NOTE: For prior parts in the Hizballah Cavalcade series you can view an archive of it all here.
Happy Birthday Hizballah Cavalcade
By Phillip Smyth
“All of the various fronts must unite. The organization must form an alliance; it must be a religious party…Everyone must unite in the Party of God, “Hizballah”. Everyone must speak out together. Everyone must rise up together.” – Grand Ayatollah Khomeini, May 13, 1978, speaking in Najaf, Iraq, in response to crackdowns by the Shah of Iran.
It was a warm evening in early May 2013 when I met-up with a group of friends which included Aaron Zelin, the creator of Jihadology.net. We discussed the possibility of a guest post or me being able to assist with a section dealing with Shi’a jihadism. Since April of that year, I had been posting information on Lebanese Hizballah and other Iraqi Shi’a Islamist groups sending fighters to Syria on Twitter with the hashtag #HizballahCavalcade. We both felt this could be expanded and Aaron gave me the opportunity to put together some posts for the page. Who would have figured it would have grown and changed so much over the past 12 months?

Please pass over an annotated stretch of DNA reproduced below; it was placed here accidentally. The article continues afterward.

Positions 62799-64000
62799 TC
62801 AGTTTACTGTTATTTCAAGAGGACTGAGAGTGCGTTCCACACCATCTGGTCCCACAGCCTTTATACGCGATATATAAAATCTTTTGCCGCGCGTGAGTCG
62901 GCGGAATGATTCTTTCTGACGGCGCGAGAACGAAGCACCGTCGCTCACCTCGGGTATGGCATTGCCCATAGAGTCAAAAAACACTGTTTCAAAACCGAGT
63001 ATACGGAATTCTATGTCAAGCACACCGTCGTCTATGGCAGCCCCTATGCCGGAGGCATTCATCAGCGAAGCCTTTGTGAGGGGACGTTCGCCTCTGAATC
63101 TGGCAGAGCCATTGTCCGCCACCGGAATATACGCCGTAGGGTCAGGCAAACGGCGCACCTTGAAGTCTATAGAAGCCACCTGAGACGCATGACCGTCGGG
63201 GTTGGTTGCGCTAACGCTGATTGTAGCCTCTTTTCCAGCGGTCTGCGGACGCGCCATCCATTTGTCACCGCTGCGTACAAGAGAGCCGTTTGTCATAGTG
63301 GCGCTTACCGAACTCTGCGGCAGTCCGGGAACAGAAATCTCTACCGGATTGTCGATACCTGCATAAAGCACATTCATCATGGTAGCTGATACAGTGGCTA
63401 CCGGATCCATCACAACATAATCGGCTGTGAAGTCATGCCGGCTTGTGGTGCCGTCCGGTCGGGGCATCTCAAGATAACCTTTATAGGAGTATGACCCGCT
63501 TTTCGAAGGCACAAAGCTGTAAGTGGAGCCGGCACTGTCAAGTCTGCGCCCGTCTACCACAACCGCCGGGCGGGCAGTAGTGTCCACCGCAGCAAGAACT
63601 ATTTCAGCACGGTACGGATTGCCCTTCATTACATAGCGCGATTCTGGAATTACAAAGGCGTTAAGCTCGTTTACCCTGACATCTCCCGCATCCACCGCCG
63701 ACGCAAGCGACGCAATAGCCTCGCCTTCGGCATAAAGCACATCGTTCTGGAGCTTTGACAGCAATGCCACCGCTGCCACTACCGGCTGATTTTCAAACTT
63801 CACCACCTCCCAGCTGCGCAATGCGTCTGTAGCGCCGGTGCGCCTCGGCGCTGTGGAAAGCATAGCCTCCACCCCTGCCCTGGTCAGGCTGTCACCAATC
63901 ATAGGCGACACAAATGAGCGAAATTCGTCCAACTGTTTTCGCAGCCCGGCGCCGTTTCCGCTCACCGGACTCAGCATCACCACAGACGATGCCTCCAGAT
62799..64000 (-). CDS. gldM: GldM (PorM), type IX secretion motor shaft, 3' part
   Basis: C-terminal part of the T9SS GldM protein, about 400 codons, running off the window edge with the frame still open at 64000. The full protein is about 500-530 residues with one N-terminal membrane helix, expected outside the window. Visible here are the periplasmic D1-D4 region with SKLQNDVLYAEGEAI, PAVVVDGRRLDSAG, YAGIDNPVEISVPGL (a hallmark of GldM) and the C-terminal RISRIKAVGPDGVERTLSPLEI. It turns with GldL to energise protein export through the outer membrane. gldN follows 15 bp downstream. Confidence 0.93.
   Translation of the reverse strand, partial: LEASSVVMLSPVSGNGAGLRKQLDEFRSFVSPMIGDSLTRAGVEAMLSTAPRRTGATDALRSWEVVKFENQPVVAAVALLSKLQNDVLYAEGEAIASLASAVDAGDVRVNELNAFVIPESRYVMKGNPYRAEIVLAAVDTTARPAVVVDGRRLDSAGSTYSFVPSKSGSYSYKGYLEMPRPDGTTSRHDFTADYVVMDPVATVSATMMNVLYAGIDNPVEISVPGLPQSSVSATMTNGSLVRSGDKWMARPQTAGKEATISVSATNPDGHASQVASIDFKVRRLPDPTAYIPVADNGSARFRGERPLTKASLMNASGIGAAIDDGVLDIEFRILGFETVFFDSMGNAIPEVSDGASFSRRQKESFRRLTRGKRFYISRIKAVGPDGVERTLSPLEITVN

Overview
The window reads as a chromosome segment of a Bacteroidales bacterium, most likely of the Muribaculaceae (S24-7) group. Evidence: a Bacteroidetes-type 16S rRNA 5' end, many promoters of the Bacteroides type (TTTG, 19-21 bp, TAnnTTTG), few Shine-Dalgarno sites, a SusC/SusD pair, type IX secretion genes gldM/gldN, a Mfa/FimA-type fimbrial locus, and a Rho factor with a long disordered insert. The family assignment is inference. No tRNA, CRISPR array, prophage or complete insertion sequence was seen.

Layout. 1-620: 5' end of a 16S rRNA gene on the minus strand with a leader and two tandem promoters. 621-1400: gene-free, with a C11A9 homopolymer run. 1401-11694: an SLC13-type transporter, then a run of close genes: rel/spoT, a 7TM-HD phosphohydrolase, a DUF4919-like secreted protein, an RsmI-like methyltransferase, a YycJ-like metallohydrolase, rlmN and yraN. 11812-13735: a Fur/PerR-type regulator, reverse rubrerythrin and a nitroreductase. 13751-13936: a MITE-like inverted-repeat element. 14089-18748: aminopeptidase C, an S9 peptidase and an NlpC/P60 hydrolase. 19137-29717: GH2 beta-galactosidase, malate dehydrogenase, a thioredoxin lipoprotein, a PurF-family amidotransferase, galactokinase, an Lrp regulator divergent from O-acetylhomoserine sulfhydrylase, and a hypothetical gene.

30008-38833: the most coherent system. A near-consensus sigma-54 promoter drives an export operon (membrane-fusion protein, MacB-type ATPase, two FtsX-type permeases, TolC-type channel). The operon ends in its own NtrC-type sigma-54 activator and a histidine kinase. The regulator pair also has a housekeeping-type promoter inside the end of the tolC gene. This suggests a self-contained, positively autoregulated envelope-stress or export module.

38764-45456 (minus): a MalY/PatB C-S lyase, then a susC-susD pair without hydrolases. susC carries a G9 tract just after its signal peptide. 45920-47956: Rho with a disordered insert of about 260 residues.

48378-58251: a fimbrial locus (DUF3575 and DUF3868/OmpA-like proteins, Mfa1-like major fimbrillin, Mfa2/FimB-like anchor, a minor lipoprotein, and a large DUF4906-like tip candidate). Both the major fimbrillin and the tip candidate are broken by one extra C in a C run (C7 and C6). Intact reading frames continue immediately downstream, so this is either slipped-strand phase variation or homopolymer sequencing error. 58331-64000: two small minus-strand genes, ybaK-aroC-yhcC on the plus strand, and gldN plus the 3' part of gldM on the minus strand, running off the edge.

Initially, I thought Hizballah Cavalcade would simply be an “attempt to display available photos of all funerals and martyrdom posters belonging to Shia groups which are fighting in Syria. In addition, funeral, combat, and even music videos belonging to these groups pertaining to the fighting in Syria will also be posted.” At the time, funerals and the imagery associated with them were the main way to gauge involvement. It was also unknown how deep the involvement of Shia Islamist fighters would be in Syria.
As I started to do more research, put together methodologies (which have grown and changed over the year), and truly devoted a higher-level of focus on more networks—particularly those on social media, it became clear that there would be plenty to post about for the page. As the information grew and the situation continued to transform, it became clear that putting “martyrdom announcements” or the funeral videos were simply not enough. Instead, harder analysis, focused on deeper studying of the material(s) and explanation was required with less “data-dump” style posts. As a result, Hizballah Cavalcade grew into a venue where I could put together posts on new organizations, links between the groups, their commanders, weapons systems, camouflage, where they were fighting, the fighters, uploaded combat videos, even the symbolism and language used by these groups.